2: You Hit Gravel In A Blind Corner

You’re out riding the twisties when, seemingly without warning, you come round a bend to find a patch of gravel or whatever in your path. You put your front tyre in it and you’re off.

How To Avoid It:  Simple, don’t hit it in the first place. Be aware of the road surface and ride at a pace where your reaction time and ability to take action fit within your range of vision. On the road, “Slow In, Fast Out” is an effective rule of thumb. Enter a corner wide, to increase your vision and at an easy pace. You can pick up the speed on the way out, once you can see a clear road ahead.

Some experienced riders may inform you about trail braking which is a slightly more advanced skill where you brake all the way into the apex using the front brake and then gradually release the brake (trailed off). Since you’re already on the brakes and the bike’s weight is distributed forward, compressing the front suspension and increasing the size of the front tyre’s contact patch, you can easily tighten your line by applying a little more brake or widen it by letting off. Doing so should help you avoid obstacles such as gravel.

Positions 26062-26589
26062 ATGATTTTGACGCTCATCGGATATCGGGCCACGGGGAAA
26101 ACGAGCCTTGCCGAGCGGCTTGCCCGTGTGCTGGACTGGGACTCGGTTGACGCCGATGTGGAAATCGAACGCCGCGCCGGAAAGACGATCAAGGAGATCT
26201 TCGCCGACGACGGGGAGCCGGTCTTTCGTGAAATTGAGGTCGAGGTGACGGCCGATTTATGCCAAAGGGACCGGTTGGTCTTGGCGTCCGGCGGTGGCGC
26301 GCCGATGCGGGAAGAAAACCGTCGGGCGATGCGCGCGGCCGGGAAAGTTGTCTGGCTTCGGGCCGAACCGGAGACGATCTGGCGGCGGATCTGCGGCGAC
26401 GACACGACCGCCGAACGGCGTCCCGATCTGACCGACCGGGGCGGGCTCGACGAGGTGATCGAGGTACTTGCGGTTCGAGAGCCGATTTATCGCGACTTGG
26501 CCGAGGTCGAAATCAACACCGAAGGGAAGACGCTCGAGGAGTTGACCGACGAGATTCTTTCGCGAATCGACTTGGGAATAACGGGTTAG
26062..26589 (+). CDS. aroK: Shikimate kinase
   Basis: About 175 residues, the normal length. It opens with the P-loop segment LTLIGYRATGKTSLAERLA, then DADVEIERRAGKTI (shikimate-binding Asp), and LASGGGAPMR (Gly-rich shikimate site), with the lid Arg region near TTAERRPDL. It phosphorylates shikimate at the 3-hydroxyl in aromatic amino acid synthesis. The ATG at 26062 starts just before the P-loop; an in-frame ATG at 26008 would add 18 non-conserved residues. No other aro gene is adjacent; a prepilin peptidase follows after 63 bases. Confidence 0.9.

Blind spot

3: You Entered A Corner Too Fast

And now it’s getting tighter and tighter and you’re just not going to make it around without veering onto the opposite lane, or hitting the barrier.

How To Avoid It:  Simple, only ride as fast as you can see and use visual clues like lampposts and signs to judge a road’s direction, even if that road is disappearing over a blind crest. If you do find yourself going too fast in a corner, the best approach is to trust the bike and try to ride it out. The bike is likely more capable than you are, so it’s really you that’s not capable of making it around. Take as much lean out of the bike as possible by hanging off, look where you want to go and be as smooth as possible on the controls. Do not jump on the brakes, let go of the throttle or do anything else that may upset the bike and cause a loss of traction. Don’t panic if a peg or knee or something else touches down, just try to hold that lean angle, look for the corner exit and ride it out and trust the tyres.

4: A Car Changes Lane Into You

You’re riding in traffic when a car in another lane suddenly veers into the space you’re occupying. Remember, our motorcycles can easily fit into blind spots and drivers looking for cars are not necessarily going to see motorcycles.